characterized in that
(f) as means for generating the second gyrating motion the optical axis of the concave mirror (50) forms an angle (α) with the axis of rotation (28),
(g) the hub portion (22) of the rotor (16) is mounted with its inner face through bearings (44,46) on the bearing sleeve (42) of the second gimbal (38),
(h) the bearing sleeve (42) flares out funnel-shaped (66) on the side of the field of view and carries the transparent annular element (56),
(i) the sunshade (54) is connected to the rotor (16) through retaining means (70) permitting the passage of the imaging path of rays,
(j) the secondary mirror (52) is rotatably mounted on the axle portion (58), and
(k) the gearing is a planetary gear having an internal toothing (72) fixed to the sunshade (54), an external toothing (78) connected to the secondary mirror (52), and at least one planet wheel (76) mounted on a carrier (74) affixed to the axle portion (58).
Description

The invention relates to an optical seeker with rosette scanning, adapted to scan a field of view along a rosette type path, comprising

(a) a rotor having an outer rotor ring, a bell shaped intermediate portion communicating therewith and extending in the direction of the field of view, and a hub portion held coaxially in the intermediate portion,

(b) a gimbal mounting for the rotor, comprising an outer mounting body stationary with respect to the housing, in which body a first gimbal is pivotably mounted about a first gimbal axis extending perpendicularly to a first longitudinal seeker axis, and a second gimbal pivotably mounted in the first gimbal about a second gimbal axis perpendicularly to the first gimbal axis and which second gimbal has a cylindrical bearing sleeve through which the rotor is rotatably mounted about an axis of rotation perpendicular to the second gimbal axis,

(c) a detector stationary with respect to the housing,

(d) an optical system which is of the type of a Cassegrain system and by which the field of view is imaged in the plane of the detector as field of view image, having

(d1) an annular concave mirror arranged on the rotor ring and facing the field of view, as primary mirror,

(d2) a secondary mirror facing the concave mirror and the detector, the normal of which secondary mirror forms an angle with the axis of rotation of the rotor for generating a first gyrating motion of the field of view image relative to the detector, and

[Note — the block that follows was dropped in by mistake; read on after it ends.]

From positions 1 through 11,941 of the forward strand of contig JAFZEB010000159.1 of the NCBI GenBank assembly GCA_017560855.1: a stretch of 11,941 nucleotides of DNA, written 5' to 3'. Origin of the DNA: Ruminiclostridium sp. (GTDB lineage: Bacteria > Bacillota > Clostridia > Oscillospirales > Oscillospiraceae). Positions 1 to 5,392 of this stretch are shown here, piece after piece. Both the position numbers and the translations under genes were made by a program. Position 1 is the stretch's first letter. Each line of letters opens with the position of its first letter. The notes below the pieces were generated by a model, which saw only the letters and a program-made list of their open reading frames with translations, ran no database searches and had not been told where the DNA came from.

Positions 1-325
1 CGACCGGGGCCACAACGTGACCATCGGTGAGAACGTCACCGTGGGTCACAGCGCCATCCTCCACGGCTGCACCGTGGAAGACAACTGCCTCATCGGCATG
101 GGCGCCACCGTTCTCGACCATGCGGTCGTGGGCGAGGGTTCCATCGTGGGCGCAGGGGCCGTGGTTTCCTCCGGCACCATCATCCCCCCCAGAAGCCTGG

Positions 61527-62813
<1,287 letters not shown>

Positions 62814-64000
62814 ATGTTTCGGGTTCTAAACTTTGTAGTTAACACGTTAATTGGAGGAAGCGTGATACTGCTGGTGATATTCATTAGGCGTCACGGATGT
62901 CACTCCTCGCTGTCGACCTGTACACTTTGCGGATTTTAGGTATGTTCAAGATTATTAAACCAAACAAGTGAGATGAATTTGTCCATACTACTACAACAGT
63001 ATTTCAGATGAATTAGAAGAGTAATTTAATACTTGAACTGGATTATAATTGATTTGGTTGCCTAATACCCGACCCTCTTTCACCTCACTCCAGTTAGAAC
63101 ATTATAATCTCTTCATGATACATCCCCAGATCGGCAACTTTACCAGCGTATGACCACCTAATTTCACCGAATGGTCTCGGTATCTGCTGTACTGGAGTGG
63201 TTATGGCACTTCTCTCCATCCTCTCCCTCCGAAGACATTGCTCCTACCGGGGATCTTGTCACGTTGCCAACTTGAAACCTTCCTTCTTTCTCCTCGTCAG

(d3) a sunshade arranged on the side of the field of view of the secondary mirror and extending around the secondary mirror, and

(d4) an annular transparent element arranged between the secondary mirror and the detector and traversed by the imaging path of rays, which element carries a central axle portion extending through the secondary mirror, and

(d5) means for generating a second gyrating motion of the field of view image relative to the detector, and

(e) a transmission through which the secondary mirror is connected to the means for generating the second gyrating motion, such that each point of the field of view image makes a rosette type motion relative to the detector.

Such an optical seeker is subject matter of the EP-OS 79 684 discussed hereinbelow.

Optical seekers of this type are used in particular in target seeking missiles, for example air-to-air rockets. A field of view is scanned along a rosette shaped path. The deviation of a target from the axis of the seeker, that is the rotor axis, is determined from the signals obtained therewith. The deviation signals thus obtained are used to align the rotor and its rotor axis with the target. The rotating rotor forms a gyro movable with two degrees of freedom with respect to the missile, the orientation of which in the space is not influenced by the motions of the missile. The function of the seeker is thus decoupled from the motions of the missile.